A couple of months ago I shared images of posters in our collection. Photographing all of the posters is one of my goals this year as I know that we have some pretty fantastic ones and it would be great to have updated photographs of all of them. When the project is completed, the photos will be entered into our database where they will be available to anyone searching our collection online. I’ve recently been able to work on the project again, so I thought I would share some more posters!
While we have a lot of beautiful and serious posters, I decided to focus this week on some of the posters that give me a good chuckle, whether they be rhymes from the shipyard to encourage workers or posters warning sailors and soldiers about the dangers of venereal disease. It sometimes feels a little wrong to laugh at these as I know they were usually meant as serious warnings, but I just can’t help myself! Anyways, enjoy these gems!
The first poster is one we acquired from Goodyear Tire and Rubber Company in 1962. There is no information at the bottom of the poster and I have not found another one online, so I don’t know much about it, but I love the imagery of the messy pig. The second came to us from the shipyard and was used to encourage their employees to work hard to help defeat the Nazis. The line “And knocked Adolph square on his Axis” cracks me up every time! The third poster is from 1945 and encourages sailors/soldiers to get an x-ray done. I guess the idea is that if the big burly guy in the poster is willing to get his done, you should too. It’s great that he is so happy with himself and sits there and smokes. If only he knew what we know these days!Read more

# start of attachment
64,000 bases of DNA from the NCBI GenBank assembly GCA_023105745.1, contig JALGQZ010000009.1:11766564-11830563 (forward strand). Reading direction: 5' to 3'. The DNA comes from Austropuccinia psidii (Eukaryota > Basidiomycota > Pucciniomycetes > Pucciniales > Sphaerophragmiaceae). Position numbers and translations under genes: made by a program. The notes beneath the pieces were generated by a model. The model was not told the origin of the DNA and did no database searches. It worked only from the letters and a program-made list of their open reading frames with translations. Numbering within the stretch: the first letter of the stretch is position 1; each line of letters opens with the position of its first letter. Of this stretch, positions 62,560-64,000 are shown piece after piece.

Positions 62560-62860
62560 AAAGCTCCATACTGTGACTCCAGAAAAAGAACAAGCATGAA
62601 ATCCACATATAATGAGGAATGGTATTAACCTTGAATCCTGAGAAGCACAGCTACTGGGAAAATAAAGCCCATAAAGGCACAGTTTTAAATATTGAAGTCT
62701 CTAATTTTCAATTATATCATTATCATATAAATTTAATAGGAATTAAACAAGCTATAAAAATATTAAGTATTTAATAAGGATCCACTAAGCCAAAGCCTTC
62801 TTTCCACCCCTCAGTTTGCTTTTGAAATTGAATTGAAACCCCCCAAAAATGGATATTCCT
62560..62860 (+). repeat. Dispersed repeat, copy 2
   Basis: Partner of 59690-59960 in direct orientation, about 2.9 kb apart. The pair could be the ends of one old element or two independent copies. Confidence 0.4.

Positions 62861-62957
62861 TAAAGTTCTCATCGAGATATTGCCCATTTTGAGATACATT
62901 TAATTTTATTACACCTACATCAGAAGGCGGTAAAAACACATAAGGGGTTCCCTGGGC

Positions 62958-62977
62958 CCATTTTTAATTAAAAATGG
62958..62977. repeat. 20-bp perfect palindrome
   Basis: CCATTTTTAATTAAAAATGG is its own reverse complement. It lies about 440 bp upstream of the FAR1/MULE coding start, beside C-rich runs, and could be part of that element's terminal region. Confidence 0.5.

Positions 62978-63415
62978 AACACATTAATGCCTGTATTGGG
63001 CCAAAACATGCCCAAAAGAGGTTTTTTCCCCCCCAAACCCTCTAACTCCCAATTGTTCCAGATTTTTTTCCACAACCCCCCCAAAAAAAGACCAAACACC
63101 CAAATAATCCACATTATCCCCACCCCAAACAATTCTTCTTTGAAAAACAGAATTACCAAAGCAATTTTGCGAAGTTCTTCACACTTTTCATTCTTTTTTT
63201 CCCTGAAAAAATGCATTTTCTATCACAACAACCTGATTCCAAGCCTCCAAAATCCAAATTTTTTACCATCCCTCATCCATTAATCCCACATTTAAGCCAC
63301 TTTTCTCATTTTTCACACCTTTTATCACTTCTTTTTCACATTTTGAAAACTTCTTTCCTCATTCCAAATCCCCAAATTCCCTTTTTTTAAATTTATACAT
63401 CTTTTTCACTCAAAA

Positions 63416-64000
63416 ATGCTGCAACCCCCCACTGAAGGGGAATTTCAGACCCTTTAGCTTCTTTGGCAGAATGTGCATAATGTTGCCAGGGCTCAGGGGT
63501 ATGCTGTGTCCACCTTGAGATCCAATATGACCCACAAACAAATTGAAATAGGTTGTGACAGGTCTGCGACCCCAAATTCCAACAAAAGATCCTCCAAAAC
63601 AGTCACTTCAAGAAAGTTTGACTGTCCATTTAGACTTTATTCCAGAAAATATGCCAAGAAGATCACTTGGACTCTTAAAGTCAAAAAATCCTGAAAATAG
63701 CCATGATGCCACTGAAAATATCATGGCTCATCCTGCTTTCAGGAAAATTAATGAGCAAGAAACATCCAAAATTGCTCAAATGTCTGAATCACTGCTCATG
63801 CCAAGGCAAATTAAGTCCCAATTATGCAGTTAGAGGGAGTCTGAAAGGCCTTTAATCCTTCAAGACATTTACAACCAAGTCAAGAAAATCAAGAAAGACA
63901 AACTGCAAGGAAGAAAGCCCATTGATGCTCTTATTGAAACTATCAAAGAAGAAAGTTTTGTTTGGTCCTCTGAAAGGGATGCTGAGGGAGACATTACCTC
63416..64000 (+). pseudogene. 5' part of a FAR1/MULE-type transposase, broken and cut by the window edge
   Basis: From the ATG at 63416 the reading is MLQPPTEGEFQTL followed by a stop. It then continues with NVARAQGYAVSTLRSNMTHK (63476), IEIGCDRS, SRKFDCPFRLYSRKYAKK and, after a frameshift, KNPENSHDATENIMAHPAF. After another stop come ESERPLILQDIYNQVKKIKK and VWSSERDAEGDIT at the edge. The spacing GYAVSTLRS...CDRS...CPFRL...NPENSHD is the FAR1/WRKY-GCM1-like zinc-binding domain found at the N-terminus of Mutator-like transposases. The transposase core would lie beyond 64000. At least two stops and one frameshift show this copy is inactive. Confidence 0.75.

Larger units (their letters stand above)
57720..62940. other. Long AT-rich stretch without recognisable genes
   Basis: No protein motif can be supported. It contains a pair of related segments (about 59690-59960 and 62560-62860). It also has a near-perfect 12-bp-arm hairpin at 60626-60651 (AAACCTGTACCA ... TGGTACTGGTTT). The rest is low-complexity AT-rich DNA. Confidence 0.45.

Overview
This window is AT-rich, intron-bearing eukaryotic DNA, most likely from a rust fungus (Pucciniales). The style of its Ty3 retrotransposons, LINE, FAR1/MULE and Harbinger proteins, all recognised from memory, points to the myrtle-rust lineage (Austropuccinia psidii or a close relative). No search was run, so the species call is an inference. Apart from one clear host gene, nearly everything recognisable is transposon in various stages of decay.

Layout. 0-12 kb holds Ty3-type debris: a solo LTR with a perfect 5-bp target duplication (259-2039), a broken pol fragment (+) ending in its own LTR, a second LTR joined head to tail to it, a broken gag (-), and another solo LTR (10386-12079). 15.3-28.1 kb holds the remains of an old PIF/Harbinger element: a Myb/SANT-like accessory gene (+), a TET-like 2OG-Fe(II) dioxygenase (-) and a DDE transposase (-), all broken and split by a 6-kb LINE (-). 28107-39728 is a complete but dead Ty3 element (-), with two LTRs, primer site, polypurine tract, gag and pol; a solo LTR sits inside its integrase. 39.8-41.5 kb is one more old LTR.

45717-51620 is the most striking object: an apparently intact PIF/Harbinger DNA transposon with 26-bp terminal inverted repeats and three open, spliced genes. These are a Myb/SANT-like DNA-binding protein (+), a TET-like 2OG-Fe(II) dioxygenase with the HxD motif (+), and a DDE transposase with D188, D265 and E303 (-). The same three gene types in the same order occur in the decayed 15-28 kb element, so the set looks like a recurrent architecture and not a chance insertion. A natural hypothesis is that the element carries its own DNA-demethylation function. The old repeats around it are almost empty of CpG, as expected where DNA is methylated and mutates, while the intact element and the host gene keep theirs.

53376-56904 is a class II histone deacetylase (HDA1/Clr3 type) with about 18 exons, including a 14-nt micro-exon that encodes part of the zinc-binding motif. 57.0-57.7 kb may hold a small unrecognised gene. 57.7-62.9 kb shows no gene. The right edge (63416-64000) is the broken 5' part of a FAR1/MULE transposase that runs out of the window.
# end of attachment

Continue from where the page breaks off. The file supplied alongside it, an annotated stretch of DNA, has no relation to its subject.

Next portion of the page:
As summer quickly begins to approach, I’m reminded of a project we had a couple of (awesome) volunteers, Brian and Chris, do last year. This project involved our two smokestack eagles from the American President Lines. These eagles never made it onto the smokestack they were intended for as the ship was requisitioned by the Navy prior to its completion, due to WW II. The ship in question was likely the second President Adams, who began her war service in December 1941.
USS President Adams (AP-38, later APA-19) was built at the Newport News Shipbuilding and Dry Dock Company in Newport News, Virginia from 1940-1941. She was originally intended to be a civilian passenger-cargo-ship, but was refitted for military service after being taken by the Navy in June 1941. On December 25, 1941, shortly after the United States entered WW II, her first encounter with the enemy was with a German submarine where she sustained no damage. In July of the next year, President Adams was sent to the South Pacific where she took part in the effort to hold Guadalcanal until February 1943. The rest of 1943 and part of 1944 were spent chasing the Japanese up the Solomon Islands. After February of 1945, she spent the rest of her time in the Pacific bringing home veterans, which lasted until March 1947. President Adams was decommissioned in June of 1950 and scrapped in Taiwan in 1974. For more information about her career, click HERE.Read more